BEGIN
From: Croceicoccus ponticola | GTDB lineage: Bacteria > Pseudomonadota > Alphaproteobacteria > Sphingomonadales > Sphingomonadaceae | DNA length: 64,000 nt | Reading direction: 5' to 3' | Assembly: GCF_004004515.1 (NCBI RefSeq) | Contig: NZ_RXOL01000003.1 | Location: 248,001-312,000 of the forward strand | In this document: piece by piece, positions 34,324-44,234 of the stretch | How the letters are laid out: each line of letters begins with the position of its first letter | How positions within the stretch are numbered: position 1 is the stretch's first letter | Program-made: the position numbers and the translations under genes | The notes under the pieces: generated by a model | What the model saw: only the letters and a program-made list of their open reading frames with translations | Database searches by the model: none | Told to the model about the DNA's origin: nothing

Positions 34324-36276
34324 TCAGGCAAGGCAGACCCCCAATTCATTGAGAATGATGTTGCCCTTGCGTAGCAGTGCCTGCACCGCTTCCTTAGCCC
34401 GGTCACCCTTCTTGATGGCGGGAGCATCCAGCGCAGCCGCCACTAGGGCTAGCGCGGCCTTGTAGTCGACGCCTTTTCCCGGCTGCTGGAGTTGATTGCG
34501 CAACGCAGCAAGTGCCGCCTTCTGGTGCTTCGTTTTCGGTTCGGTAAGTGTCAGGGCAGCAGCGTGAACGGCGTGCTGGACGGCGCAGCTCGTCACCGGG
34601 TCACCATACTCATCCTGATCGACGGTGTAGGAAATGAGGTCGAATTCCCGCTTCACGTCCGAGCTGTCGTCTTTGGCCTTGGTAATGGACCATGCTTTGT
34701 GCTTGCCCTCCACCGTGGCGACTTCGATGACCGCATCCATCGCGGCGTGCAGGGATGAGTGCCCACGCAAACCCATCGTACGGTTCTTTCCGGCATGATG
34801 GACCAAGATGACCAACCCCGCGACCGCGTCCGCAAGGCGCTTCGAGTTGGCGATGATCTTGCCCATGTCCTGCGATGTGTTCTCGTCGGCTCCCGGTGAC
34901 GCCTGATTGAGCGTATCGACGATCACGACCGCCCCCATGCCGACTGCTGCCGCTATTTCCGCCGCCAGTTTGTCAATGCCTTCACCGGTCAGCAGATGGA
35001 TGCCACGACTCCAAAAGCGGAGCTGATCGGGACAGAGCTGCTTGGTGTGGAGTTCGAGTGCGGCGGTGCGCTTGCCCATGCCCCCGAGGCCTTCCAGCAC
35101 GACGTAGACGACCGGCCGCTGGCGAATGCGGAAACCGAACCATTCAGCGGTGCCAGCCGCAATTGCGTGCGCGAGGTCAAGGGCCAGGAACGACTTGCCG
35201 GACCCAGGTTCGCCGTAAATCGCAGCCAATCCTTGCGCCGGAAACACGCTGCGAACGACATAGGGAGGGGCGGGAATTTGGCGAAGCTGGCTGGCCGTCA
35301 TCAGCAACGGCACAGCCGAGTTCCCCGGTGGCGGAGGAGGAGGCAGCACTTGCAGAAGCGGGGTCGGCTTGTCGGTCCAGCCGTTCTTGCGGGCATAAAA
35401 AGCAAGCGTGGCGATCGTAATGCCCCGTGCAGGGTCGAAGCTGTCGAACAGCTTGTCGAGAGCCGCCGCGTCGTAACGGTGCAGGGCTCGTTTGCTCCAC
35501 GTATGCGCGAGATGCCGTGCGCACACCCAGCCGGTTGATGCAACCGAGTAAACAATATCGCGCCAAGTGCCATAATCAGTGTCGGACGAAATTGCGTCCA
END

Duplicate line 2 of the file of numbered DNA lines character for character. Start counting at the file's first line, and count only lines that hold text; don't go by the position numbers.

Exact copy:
Positions 34324-36276